Will the two finally meet? What is the true significance of these ‘switches’? These questions are dangled in front of us tantalisingly in the second half, keeping us guessing until the very end. Several times the characters are within grasp of, but never quite close to the answer. There is a sense of urgency, of time running out, of something important being lost, that resonates throughout the second half. The background score, composed by the ‘Radwimps’ accentuates the haunting and heart-wrenching sense of loss (even though you can’t understand a single word, the songs being in Japanese) and stays with you long after the movie is over. When the end does come, we’re left a little breathless and hopeful, hopeful that somewhere in the corner of the world, magic is waiting for us too. If only we were anime characters.

What helped the movie soar to popularity in Japan apart from the story was its usage of real locations for the story. Fans of the movie have since thronged these locations, to relive the places ‘where it all happened’. The fact that ordinary locations were strung together to create a story of such depth make it seem all the more magical.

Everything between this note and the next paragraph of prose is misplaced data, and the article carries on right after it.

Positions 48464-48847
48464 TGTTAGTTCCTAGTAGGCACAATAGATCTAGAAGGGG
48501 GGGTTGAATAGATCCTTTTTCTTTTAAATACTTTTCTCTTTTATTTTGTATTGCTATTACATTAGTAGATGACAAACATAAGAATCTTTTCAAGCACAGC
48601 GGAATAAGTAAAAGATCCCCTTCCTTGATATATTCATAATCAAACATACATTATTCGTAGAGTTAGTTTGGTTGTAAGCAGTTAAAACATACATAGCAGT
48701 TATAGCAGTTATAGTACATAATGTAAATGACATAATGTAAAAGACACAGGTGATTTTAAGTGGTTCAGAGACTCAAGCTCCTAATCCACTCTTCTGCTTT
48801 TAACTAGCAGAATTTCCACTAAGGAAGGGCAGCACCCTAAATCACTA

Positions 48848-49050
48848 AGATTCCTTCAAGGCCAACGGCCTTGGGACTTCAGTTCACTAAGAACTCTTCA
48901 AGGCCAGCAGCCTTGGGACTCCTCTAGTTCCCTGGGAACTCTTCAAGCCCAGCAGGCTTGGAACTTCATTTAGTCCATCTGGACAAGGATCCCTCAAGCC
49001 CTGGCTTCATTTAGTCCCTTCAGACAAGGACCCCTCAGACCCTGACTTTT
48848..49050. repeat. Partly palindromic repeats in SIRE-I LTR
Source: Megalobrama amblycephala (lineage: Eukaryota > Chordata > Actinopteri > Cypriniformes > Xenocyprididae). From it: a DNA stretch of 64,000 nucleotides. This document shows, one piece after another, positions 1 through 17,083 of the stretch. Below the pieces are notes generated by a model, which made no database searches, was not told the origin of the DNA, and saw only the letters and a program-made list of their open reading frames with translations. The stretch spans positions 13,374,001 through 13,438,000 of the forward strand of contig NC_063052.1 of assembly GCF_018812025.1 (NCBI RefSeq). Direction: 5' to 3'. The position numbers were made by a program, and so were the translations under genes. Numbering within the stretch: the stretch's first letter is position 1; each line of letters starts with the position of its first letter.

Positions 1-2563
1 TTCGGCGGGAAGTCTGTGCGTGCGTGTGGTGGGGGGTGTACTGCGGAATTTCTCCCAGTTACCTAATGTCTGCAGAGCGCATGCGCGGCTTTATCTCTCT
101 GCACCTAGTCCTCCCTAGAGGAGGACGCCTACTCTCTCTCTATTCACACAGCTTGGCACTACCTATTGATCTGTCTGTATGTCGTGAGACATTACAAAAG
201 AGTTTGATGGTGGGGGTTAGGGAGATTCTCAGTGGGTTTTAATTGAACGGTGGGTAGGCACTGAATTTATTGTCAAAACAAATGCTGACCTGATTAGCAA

The underpass or intersection located in Nishi-Shinjuku, which appears in the first trailer

 

                                    The steps near Suga Shrine in Tokyo

                              source: https://fastjapan.com/en/p112544

It’s almost as if Makoto Shinkai were saying, extraordinary stories can be found in the most ordinary places. It is almost as if he were giving us – the license to dream.

The end comes too soon, trust me. If only we could relive our favourite stories again and again. 

 

 

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Tania Gupta

Writer, dreamer and observer. Can be found - drowning her sorrows in a cup of coffee.